Language adapts to extreme change. How is English normalizing the effects of global warming? Will terms like hundred-year flood become poetically nostalgic?


“Anthropocene,” popularized just this decade, is already a familiar term. Culture leads language, but language can lead culture. For example we may wonder if global climate disruptions are being worsened by the use of the palliative “climate change” rather than more disturbing terminology.

Our consociates at the Center for Energy and Environmental Research in the Human Sciences (CENHS) at Rice University interview The Guardian contributor Robert Macfarlane. They consider how to label today’s buried toxic wastes to warn the civilizations of a distant future, the extinction of vocabularies, oceanic plastics, shifting baseline syndrome and humans’ relationship with ice.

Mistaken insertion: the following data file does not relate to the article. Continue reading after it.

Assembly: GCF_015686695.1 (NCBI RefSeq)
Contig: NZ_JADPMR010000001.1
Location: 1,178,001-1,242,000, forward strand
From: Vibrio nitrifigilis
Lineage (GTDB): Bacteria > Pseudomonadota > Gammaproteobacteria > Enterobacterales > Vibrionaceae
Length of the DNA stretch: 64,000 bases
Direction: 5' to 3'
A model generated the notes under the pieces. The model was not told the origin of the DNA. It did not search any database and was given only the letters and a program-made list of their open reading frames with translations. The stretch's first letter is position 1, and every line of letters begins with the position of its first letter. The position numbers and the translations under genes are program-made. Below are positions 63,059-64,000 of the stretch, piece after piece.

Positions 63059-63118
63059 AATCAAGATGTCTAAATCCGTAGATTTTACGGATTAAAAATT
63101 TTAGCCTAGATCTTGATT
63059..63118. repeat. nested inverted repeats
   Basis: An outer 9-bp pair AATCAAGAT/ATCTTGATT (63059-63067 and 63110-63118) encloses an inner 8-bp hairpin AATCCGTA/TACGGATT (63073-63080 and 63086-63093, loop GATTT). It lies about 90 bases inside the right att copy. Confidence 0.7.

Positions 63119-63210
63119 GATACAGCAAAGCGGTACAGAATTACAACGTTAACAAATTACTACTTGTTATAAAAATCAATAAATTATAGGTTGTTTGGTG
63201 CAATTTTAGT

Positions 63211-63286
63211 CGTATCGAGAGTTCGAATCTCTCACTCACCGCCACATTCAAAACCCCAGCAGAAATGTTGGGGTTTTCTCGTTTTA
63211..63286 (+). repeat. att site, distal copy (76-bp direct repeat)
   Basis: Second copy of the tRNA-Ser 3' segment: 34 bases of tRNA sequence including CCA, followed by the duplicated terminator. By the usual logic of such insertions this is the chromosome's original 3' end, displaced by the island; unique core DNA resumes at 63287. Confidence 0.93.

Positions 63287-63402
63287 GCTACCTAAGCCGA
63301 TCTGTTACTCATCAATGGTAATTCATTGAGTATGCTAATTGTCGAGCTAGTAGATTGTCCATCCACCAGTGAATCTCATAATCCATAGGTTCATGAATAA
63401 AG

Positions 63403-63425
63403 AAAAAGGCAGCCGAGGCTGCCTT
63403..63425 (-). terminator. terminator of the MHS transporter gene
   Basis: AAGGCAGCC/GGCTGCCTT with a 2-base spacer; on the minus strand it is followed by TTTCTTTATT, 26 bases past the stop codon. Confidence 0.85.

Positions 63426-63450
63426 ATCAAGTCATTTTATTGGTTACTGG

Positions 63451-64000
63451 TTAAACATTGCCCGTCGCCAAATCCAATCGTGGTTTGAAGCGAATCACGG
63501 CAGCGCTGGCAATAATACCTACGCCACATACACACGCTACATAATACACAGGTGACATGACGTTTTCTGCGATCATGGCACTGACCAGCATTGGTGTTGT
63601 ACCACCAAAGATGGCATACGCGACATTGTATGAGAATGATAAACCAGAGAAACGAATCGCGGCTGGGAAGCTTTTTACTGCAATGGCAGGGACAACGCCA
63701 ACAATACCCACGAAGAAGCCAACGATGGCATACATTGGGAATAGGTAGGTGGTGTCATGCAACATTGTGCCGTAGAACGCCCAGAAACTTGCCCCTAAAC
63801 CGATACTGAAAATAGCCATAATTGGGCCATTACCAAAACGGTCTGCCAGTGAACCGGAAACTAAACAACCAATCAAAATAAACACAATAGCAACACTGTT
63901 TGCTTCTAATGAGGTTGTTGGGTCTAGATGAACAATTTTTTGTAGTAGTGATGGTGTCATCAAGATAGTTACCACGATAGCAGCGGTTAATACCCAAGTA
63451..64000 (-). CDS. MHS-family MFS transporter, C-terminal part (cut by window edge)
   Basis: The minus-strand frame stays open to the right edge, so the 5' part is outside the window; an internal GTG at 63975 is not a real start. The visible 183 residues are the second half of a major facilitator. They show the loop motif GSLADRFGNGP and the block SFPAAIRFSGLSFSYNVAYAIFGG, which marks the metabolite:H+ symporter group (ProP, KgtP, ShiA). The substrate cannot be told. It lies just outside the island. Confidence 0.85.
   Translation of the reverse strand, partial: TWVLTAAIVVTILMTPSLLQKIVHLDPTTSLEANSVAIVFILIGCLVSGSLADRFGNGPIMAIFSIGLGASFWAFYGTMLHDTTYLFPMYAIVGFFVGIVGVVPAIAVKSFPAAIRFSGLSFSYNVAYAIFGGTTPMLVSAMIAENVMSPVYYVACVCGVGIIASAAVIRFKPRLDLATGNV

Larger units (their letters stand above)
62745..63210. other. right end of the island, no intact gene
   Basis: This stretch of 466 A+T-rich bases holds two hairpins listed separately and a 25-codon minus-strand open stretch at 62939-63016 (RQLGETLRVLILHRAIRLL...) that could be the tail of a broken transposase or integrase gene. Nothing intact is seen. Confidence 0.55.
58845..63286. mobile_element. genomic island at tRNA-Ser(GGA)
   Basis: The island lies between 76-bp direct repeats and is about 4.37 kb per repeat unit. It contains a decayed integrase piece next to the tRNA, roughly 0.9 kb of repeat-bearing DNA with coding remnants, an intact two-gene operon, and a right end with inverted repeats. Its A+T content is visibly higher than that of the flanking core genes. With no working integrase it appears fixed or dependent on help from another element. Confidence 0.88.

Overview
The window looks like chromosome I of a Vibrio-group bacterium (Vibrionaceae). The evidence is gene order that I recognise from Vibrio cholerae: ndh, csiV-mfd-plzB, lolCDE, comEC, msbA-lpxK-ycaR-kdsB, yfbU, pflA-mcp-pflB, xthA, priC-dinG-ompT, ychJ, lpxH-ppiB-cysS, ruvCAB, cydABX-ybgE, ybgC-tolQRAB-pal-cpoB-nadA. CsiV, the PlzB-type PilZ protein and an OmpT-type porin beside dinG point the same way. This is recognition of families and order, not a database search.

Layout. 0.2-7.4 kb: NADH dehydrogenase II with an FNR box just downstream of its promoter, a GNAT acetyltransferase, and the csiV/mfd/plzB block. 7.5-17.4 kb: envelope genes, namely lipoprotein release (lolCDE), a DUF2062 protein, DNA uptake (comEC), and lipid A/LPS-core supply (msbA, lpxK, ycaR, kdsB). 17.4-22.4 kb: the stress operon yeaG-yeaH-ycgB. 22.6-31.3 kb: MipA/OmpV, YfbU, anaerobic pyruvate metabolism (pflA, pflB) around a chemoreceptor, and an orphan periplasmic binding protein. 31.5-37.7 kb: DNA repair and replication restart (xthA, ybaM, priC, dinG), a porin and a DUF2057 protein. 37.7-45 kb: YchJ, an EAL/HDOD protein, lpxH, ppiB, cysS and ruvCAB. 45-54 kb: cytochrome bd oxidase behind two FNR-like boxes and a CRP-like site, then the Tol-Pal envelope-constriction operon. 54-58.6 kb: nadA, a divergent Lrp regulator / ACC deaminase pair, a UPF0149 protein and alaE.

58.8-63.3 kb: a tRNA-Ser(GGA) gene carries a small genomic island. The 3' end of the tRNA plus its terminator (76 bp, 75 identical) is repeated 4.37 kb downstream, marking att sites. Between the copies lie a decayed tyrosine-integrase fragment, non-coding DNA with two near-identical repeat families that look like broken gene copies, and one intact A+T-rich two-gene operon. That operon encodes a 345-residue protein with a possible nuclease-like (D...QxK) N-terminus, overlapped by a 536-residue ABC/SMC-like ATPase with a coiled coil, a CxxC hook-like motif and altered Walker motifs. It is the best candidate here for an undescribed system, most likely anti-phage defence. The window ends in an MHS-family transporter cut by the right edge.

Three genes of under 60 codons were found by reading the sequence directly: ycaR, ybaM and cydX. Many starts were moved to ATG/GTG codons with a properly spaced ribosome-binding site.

This podcast is the 100th episode of “Cultures of Energy.” If you’re new to their show the “A” segment will give you a laid-back opportunity to get to know the hosts, Cymene and Dominic, before the interview begins at 14:00.

Then settle in for an hour of wide-ranging erudite discussion. Post comments about it on your favorite social media using the sharing buttons on this page.